Mastercard Credit Cards

Written by Jared Vincenti
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When Diner's Club issued the first credit cards in 1950, it wasn't long before there was competition. One of the most successful competitors was the BankAmericard, issued by the Bank of America. This credit card is now the VISA card, and has acquired many other companies in its growth over the years.

The MasterCard

The MasterCard was introduced as the Master Charge by the United California Bank specifically to compete with the Bank of America. The United California Bank is now part of Wells Fargo, and MasterCard is its own company. VISA has expanded out of Bank of America, though, and as its own company it remains the main competition to the MasterCard.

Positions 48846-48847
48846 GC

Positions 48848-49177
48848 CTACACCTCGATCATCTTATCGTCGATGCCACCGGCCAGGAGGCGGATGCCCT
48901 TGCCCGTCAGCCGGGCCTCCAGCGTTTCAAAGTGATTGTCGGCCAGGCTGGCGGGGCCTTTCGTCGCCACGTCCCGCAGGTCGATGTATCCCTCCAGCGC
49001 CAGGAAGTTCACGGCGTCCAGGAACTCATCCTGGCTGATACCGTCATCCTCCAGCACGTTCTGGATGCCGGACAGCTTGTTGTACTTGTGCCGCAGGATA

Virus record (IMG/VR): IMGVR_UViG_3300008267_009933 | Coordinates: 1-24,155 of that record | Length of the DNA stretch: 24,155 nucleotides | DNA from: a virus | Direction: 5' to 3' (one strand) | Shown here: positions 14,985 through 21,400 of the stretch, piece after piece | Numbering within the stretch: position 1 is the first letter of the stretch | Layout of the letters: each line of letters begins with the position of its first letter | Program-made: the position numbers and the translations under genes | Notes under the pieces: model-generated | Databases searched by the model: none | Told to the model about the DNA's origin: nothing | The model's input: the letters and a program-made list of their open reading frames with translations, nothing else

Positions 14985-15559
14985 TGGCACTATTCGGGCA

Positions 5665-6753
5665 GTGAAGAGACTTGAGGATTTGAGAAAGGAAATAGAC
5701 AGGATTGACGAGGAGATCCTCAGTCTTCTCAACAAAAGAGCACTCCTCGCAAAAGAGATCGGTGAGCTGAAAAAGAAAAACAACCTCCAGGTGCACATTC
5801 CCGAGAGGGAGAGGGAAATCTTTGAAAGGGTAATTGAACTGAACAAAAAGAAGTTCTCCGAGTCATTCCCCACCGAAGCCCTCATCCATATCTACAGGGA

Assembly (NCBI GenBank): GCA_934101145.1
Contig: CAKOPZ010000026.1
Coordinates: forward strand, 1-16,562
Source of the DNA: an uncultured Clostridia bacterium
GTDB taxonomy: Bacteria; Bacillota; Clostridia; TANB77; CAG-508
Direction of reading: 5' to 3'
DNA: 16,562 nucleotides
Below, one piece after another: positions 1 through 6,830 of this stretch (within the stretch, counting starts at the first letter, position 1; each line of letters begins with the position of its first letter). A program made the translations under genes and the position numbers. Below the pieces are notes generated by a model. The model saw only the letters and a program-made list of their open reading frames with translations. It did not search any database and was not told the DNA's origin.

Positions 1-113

In response to VISA's growing presence overseas, MasterCard expanded in the 1990s, acquiring the European companies Access and EuroCard. With these networks consolidated, MasterCard was better able to compete with VISA outside of the United States. VISA acquired the Plus ATM network, and MasterCard acquired Cirrus, keeping the competition neck-and-neck to this day.

In addition, MasterCard's Maestro and Money Master debit card systems compete against VISA's check card debit system. The two are both healthy companies, and are good to the consumer by offering competing benefits for joining each system. All MasterCards start with numbers 51-55, and have 16 digits.


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